What do YOU appreciate about Linux that you can't experience on Windows?

For a few reasons, I have to maintain one of my PCs with Windows 10 on it. This week I fired it up to run a benchmark or two, and something jumped out at me: It never struck me how completely absurd the Windows Update statement of “Your PC Will Restart Several Times” was until I switched to Linux.

What do YOU appreciate about Linux that you can’t experience on Windows?

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Rowdy applause for this


Oh my, where to start?

control ( as mentioned above )

To @astronautsupplier point, more and more apps in Windows cannot be uninstalled.


Control. Same as everyone so far. I don’t want to ask a program to change my configuration for me, I want to change the damned configuration myself.

I’m sure one big example jumps out at people on that note.

Another example was the fight I had to have with XDG to stop having ~/Desktop when I don’t believe in desktop icons. I will go to great lengths to control my home directory apparently.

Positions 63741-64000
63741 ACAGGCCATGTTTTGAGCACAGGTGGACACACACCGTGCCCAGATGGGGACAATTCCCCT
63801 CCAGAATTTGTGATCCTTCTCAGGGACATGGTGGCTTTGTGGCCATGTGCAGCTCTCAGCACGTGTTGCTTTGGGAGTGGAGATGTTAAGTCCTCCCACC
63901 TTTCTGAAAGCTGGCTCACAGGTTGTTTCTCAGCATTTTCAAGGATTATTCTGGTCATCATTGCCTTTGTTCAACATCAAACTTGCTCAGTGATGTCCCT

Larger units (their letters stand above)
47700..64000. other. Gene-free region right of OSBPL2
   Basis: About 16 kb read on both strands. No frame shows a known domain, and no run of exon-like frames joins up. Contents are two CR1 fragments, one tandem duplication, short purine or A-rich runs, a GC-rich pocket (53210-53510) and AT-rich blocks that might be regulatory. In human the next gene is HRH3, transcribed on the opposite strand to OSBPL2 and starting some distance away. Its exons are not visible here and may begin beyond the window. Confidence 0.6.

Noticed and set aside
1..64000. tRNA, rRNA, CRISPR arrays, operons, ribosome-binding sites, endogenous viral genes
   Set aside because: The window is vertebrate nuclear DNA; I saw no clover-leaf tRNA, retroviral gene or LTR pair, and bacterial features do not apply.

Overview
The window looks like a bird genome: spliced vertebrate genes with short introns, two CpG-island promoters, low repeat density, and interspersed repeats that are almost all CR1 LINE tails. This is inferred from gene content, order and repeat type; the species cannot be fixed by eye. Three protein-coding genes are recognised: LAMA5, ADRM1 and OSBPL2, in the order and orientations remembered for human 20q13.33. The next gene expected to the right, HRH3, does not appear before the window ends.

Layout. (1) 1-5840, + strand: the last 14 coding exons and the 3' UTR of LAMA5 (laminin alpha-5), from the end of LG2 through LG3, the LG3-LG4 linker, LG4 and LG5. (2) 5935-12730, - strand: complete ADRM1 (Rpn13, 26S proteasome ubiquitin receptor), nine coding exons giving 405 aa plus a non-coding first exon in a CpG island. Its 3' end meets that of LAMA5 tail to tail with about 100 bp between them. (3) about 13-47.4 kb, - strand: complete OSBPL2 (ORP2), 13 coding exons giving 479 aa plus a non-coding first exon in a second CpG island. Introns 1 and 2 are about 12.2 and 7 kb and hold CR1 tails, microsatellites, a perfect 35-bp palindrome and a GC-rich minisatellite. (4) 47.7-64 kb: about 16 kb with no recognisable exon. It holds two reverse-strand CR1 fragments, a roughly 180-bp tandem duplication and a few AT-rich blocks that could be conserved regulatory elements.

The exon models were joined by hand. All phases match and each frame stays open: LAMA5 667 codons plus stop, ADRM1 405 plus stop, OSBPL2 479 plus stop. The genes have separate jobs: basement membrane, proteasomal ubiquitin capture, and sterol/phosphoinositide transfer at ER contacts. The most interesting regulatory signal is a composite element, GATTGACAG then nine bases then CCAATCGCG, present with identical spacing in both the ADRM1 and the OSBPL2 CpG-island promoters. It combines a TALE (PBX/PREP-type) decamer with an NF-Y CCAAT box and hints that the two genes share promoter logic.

The most important reason I have for completely avoiding Windows 10 as much as I possibly can (99% of the time) is because I know Linux (Debian) will start up when I ask it to, without some indefinite possible delay due to the Windows I’m updating raspberry being blown in my face when I need to get work done. Besides the anxiety, when Windows updates of not even being sure it will leave my PC in a useable state. I have had keyboard and printer stop working on me “automagically” to the point that I risked dual-booting the machine without backing it up I was so frustrated. Now that Debian’s on it, I’ve almost never touched Windows…

Not to mention the loss of data due to mandatory windows update with reboot.

Oh, and I almost forgot. M$ sometimes decides that it can make better decisions about upgrading drivers for your hardware than you can. Who’d a thunk it?